This column was originally published on Roger Waldron’s blog at The Coalition for Government Procurement and was republished here with permission from the author. The comments herein are written by a guest author and do not necessarily reflect the views of The Coalition for Government Procurement.
The National Security Innovation and Industrial Base (NSIB) is the bedrock upon which American military strength is built, drawing its strength from the economic power of the U.S. economy. In recent years, however, a strange and disturbing trend has emerged. The NSIB is becoming detached from the greater U.S. economic base as private industry increasingly opts not to work with the federal government in general, and the Defense Department in particular.
According to the Government Accountability Office, from fiscal 2011 to fiscal 2020, the number of small businesses receiving DoD contract awards decreased by 43% even as obligations to small businesses increased by approximately 15%. GAO stated that the phenomenon extends to all businesses, finding that the number of larger businesses receiving contract awards fell by 7.3% per year on average from 2011–2020.
According to Blomberg, “The federal industrial base is shrinking even as contractors are asked to respond efficiently to increasingly complex requirements and crises … A decade-long, 23% increase in contract spending since fiscal 2012 means larger and fewer contracts are going to larger and fewer companies.”
The decline in industry participation in the government marketplace stands in sharp contrast to the overall U.S. economy. U.S. GDP grew by 34% from 2011 to 2020 and the total number of businesses increased 7% from 2010 to 2019.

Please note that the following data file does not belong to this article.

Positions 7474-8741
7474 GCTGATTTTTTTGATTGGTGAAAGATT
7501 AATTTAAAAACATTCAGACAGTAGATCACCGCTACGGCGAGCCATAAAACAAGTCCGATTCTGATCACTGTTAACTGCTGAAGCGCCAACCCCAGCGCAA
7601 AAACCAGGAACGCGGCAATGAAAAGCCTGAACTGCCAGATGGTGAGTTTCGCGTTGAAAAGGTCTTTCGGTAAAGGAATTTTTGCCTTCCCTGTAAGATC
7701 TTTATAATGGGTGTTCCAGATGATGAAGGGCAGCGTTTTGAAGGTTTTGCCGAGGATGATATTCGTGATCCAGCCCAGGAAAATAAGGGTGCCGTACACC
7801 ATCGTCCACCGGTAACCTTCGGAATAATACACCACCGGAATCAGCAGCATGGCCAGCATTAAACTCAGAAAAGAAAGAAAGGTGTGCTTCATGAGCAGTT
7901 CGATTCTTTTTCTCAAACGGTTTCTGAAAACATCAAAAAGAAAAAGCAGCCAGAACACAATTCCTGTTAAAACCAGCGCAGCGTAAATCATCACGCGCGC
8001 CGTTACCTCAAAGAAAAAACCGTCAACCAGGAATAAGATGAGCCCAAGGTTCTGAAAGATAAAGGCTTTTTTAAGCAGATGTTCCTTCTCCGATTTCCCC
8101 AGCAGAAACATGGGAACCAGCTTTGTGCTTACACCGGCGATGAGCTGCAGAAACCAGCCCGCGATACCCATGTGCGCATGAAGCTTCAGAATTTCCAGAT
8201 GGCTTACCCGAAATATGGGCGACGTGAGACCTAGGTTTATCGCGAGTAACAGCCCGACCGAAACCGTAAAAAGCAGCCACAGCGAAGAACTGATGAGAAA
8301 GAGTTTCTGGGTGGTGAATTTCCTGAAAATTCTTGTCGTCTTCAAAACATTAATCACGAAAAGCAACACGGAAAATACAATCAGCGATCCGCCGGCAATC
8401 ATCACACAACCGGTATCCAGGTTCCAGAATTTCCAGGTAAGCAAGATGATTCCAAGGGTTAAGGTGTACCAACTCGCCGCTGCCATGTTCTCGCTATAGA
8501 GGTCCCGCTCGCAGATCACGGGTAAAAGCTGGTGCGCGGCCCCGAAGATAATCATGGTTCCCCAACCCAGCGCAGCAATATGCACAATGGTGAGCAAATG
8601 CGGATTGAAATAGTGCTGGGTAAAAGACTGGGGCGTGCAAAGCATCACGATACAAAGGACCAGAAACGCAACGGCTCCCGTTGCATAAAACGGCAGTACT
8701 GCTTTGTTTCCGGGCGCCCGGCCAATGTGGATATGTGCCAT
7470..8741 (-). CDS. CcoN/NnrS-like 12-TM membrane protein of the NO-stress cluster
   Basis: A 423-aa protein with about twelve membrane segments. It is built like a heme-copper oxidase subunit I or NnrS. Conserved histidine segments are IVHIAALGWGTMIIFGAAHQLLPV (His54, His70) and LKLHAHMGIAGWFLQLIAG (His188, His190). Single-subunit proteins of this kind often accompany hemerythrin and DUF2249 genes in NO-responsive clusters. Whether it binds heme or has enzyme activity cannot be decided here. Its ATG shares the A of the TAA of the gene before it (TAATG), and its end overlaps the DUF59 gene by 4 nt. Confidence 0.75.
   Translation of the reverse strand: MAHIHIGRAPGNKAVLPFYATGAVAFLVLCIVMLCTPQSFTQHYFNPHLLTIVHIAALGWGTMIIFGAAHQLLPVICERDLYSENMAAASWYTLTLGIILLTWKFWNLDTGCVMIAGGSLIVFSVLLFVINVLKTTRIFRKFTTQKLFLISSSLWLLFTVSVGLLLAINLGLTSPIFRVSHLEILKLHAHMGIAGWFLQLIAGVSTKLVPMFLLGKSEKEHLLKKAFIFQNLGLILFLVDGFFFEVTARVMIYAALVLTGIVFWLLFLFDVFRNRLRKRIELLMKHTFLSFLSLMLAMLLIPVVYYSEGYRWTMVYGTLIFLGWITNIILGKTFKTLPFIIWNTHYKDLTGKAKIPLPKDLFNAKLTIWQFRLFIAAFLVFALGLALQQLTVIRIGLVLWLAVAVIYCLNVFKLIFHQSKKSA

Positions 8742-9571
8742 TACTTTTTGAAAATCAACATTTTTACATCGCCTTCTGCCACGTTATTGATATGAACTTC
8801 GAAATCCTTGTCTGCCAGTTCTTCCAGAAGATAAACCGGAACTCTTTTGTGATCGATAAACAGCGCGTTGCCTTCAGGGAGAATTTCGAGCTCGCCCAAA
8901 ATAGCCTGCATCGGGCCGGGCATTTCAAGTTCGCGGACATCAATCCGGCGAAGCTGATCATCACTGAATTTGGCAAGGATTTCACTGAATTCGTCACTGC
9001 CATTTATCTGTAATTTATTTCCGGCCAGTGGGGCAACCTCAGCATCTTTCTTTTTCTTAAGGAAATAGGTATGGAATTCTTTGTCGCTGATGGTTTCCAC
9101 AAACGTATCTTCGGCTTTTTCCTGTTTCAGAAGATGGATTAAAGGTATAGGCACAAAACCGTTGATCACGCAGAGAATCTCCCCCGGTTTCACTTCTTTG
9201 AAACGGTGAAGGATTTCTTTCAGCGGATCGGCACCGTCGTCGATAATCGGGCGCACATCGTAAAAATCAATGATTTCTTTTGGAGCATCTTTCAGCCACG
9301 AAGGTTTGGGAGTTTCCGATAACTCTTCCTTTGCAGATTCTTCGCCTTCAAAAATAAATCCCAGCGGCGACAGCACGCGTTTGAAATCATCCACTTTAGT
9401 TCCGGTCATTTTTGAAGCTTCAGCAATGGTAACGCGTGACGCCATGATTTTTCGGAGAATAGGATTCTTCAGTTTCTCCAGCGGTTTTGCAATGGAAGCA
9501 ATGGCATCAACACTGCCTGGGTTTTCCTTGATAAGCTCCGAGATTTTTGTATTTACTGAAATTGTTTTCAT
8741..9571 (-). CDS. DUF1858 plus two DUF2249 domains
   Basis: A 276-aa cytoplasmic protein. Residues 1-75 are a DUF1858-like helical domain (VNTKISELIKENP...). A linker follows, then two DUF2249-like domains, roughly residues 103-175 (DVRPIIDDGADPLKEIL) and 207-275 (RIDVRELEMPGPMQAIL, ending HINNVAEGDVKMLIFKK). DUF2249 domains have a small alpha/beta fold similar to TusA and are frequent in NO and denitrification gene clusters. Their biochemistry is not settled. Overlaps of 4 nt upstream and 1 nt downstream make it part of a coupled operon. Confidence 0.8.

This drifting of private industry is occurring precisely at a time that the federal government increasingly relies on commercial technologies. In 2022, DoD’s list of 14 critical technology areas vital to national security identified only three that are defense-specific: hypersonics, directed energy, and integrated sensing and cyber. The other 11 technologies are either the result of “existing vibrant commercial sector activity” or emerging technologies being developed in the private sector or in collaboration with the DoD. The 2018 National Security Strategy noted, “technologies that are part of most weapon systems often originate in diverse businesses as well as universities and colleges.”
As ominous as the foregoing recitation of the state of affairs is, the situation is perhaps even more dire. At the same time the federal government is losing access to leading commercial solutions, those companies committed to remaining in the NSIB are hamstrung by statutes and government policies that inhibit innovation, efficiency, and speed. Members of the NSIB, such as traditional defense contractors, are at a severe disadvantage when competing with industry for high-skill talent critical to innovation, dedicating internal resources to R&D, and staying ahead of the technology and innovation curve.
In some cases, the U.S. is behind the technology curve and needs innovation and R&D in the NSIB to catch up to potential adversaries, such as in hypersonics, as Gen. David Thompson, Vice Chief of Space Operations, admitted at the Halifax International Security Forum in October 2021 when he stated “We’re not as advanced as the Chinese or the Russians in terms of hypersonic programs.”
Despite this reliance on commercial capabilities and the need for NSIB innovation, defense acquisition and business processes continue to become more complex, more heavily regulated, and out of synch with the private sector. The consequences are that DoD and other national security agencies are not harnessing the most advanced technologies and capabilities that commercial markets and the NSIB can offer, while at the same time, many of our competitors and potential adversaries are.